The EDL is a voluntary military organisation in which civilians form armed territorial defence units, which typically train together on weekends. The EDL is separate and distinct from the EDF, though they have the same equipment and are both under the authority of the Ministry of Defence. One of the main goals of Siil 2018 was to train the mobilisation and formation of the paramilitary force in all territorial regions of Estonia. In addition, the exercise also involved police, border guards, prison services, medical services, etc, or in short – a total national mobilisation to defend the country. 

Mobilising the population

When an exercise is announced, the selected participants are expected to show up at their designated military unit at a given place and time within a specific time period after receiving a mobilisation message (via SMS or email). The system does not rely solely on the patriotism of reservists, but rather it is also a legal obligation. Estonian law mandates a fine of up to 1,200 euros for not showing after being called.5.

In order for this undertaking to be successful, the Estonian Ministry of Defence cooperated with public and private broadcasters, used street posters in public spaces and social media posts, and undertook a large awareness campaign in the months before the operation was scheduled to start.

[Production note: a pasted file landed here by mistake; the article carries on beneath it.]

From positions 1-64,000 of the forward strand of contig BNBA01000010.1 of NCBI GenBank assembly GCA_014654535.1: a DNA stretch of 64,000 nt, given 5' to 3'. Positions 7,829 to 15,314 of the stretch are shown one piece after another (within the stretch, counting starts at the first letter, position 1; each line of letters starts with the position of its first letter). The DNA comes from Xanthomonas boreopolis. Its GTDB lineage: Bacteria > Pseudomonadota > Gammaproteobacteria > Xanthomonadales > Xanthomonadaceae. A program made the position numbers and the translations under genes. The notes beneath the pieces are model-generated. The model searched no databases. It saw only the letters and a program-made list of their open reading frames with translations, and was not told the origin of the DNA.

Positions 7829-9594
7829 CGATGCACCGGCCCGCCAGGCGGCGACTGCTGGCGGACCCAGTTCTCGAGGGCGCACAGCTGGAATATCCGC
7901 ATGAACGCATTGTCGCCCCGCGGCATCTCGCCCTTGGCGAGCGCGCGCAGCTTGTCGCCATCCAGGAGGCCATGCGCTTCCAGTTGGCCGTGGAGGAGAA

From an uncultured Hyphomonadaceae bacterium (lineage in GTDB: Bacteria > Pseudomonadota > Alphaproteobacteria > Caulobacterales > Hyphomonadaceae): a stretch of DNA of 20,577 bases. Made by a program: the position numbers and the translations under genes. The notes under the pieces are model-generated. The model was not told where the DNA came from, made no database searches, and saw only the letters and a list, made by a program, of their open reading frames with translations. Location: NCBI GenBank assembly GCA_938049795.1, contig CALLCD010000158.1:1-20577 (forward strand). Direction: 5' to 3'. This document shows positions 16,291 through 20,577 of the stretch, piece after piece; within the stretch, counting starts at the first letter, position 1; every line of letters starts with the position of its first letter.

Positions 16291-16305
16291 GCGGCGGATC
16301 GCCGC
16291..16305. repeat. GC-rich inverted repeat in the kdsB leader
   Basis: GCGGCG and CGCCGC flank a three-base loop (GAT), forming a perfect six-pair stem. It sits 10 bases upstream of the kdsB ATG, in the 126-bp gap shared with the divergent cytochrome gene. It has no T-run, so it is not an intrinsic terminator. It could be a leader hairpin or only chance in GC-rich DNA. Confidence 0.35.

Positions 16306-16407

As previously mentioned, social media was efficiently leveraged in order to accomplish two main goals. First, a paid campaign was launched on social media to increase awareness of the upcoming event. This was done by utilising sponsored interactive media posts by the MoD/EDF on Facebook, Twitter, and Instagram. These ads helped useful official information reach the reservist population in a convenient format via their newsfeeds. This approach allowed deeper penetration among audiences who might not regularly check their emails or might have incorrect emails/telephone numbers in the notification system.

Secondly, another, perhaps more interesting approach was also taken – the MoD distributed and made freely available cover photos and profile picture filters for people to use.6. This allowed upcoming participants to signal to their social circles the fact that they were going to participate in the upcoming drills and that they were proud to do so. 

A sample of the facebook cover images made available for use by participants

English translation: My darling awaits me.
English translation: The fatherland calls.
English translation: Can your son do this?